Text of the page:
avatar Rick Kam, President - CIPP/US January 30, 2017 Data Breach Notification | Incident Response Subscribe to the ID Experts Blog
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It’s Time to Grade Data Breach Responses

It’s Time to Grade Data Breach Responses Quick: Think of three recent data breaches, whether in your industry or another. Now: Which of these three organizations responded best to its breach?

Odds are you have no idea—and that’s a problem.

Currently there is no public scorecard or grading system for data breach responses, which means both consumers and other organizations are left in the dark about many details of the breaches themselves and how well organizations deal with them. For consumers, that’s an especially troubling issue because they need to determine—preferably based on facts rather than rumor or innuendo—whether they should continue to entrust their sensitive data to the breached organization. For peer organizations, such information would be helpful when they go through their own breaches.

Customers Come First: Tools of the Data Breach Trade

Even the breached organization should want to be graded on its breach response. The point of grades—in business as in school—is to provide feedback on current performance, point to areas in need of improvement, and inspire the changes necessary to earn better scores in the future. For organizations that provide detailed, transparent, and thorough breach responses, a high grade would let current and potential customers, as well as regulators, peers, and others, know that the breach has been handled well. For organizations that fail to respond well to a breach, the grade provides the kind of forceful feedback that is often necessary to accelerate change.

The larger data breaches face more scrutiny than most, including detailed analyses that come close to the type of grading system we are advocating. For example, a recent Forrester report, “Quick Take: Lessons For Security And Risk Pros From The Yahoo Breach,” examines Yahoo’s response to its massive breach of at least half a billion user accounts. The report identifies numerous mistakes Yahoo has made in its breach response efforts and provides six lessons to help other security professionals avoid similar errors.

It is not reasonable to expect such deep analyses of every data breach, but in a recent Forbes article, Contrast CEO and co-founder Jeff Williams suggested an alternative—a fairly simple scorecard that would grade organizations on 10 measures:

  1. Tone of the breach notification
  2. Timeline from initial break-in to disclosure
  3. Scope of the data lost or stolen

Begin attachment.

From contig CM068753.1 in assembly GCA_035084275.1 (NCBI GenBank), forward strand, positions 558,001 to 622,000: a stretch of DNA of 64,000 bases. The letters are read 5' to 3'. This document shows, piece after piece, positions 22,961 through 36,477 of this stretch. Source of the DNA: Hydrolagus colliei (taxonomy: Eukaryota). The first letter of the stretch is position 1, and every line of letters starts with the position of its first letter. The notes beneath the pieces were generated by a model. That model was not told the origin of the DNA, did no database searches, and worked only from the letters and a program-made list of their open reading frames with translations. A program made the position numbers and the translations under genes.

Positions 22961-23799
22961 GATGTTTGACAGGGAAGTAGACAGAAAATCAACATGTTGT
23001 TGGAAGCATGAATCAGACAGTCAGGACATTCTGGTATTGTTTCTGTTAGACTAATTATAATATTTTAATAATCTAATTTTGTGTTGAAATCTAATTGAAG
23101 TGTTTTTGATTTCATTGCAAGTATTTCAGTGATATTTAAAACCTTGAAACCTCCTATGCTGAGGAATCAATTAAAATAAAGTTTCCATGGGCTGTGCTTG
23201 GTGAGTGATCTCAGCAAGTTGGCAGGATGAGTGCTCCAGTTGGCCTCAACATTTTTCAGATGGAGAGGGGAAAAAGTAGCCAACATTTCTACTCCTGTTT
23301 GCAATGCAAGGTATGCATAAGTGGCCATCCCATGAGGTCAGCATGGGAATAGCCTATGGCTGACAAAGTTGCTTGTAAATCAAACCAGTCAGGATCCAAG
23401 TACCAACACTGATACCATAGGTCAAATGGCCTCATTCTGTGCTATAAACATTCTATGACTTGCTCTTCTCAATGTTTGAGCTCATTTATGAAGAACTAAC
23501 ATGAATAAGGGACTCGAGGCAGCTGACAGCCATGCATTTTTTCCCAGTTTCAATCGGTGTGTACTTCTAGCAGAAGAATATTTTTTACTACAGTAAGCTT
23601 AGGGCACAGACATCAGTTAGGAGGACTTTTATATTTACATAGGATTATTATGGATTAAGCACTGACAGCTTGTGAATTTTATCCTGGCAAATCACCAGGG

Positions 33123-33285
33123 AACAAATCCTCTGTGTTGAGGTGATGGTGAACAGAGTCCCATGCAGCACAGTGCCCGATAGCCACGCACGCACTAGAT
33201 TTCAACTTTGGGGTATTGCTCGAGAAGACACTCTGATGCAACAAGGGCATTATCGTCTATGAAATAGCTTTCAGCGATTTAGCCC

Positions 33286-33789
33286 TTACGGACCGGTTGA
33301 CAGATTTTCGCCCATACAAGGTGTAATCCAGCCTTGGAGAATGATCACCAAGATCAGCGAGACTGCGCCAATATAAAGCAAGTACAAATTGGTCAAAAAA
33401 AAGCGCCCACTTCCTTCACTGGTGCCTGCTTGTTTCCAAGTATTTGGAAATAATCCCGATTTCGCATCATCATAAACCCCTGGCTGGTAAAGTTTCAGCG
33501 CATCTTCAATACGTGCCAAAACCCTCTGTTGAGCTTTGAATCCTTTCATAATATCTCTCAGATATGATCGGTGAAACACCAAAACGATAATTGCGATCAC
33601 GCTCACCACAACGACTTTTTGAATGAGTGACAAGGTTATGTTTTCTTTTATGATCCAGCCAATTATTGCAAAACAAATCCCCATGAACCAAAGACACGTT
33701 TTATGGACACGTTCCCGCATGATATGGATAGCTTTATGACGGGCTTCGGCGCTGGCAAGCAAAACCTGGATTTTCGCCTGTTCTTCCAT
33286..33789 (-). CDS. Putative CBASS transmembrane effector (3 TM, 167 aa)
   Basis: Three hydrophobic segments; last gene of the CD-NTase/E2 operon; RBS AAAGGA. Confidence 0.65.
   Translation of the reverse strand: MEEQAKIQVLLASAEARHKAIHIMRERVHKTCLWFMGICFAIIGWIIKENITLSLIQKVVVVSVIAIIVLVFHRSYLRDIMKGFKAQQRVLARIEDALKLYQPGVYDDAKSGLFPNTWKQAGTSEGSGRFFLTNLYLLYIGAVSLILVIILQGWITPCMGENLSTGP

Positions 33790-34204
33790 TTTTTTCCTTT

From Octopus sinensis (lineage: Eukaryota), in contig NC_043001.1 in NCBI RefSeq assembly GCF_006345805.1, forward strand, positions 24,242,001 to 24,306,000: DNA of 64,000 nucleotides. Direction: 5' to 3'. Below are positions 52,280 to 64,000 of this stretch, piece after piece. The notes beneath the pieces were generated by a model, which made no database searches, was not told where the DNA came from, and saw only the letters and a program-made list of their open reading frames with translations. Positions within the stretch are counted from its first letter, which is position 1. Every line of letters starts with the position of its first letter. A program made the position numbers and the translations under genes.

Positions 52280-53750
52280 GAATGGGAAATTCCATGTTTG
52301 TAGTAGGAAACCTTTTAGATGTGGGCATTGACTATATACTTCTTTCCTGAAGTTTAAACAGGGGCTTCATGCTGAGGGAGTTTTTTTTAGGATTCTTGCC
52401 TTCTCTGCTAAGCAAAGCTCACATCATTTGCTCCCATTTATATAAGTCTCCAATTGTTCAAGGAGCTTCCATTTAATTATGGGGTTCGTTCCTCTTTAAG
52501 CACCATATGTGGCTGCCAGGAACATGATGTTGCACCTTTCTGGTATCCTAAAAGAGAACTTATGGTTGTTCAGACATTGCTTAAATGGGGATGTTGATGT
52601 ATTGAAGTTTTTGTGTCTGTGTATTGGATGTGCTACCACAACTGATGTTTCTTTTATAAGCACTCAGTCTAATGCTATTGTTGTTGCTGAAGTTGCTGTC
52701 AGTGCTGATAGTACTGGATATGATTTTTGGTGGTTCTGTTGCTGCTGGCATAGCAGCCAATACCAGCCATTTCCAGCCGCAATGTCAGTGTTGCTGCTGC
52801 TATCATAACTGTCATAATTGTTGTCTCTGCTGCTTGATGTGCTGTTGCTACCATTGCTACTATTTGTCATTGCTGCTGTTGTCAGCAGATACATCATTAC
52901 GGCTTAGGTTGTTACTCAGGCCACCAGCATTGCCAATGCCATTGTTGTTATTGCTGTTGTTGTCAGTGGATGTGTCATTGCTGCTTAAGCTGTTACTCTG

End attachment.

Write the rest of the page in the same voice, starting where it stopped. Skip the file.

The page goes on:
4. Size of the breach (number of affected people, servers, etc.)
  5. Root cause of the breach
  6. Discovery details (who noticed it, and why wasn’t it noticed sooner?)
  7. Remedy offered to victims
  8. Future prevention efforts (what is being done to prevent future attacks?)
  9. Blame (is the organization accepting responsibility or pointing to others?)
  10. Oddities in the breach and response (is there anything about the timeline or other details that doesn’t add up?)

If your organization has suffered a breach recently, it is worth considering how you might grade yourself on the scorecard Williams suggested. We’ve written before about many of the items on his list, including the first one about breach notifications—and specifically how to make breach notification letters more effective.

While having organizations grade themselves in this way would be a start, what is really needed is an independent scorecard from an outside agency. The Forbes article suggests that CERT, a division of the Software Engineering Institute that studies problems in cybersecurity, might be a good candidate for the job. Other organizations such as Consumer Federation of America might also be worth considering—depending on whether the scorecard would offer grades from the point of view of consumers, regulators, the media, or a combination thereof.  

We may not see a breach response scorecard for months or years. In the meantime, organizations should at the very least conduct their own comprehensive postmortems to evaluate how well they have responded to past breaches. If you do not earn an A, examine the reasons and take steps to improve your grade. Given the frequency and severity of breaches, one thing we know for sure is that there will be another data breach—and consumers will be grading your response, whether you like it or not.

Customers Come First: Tools of the Data Breach Trade

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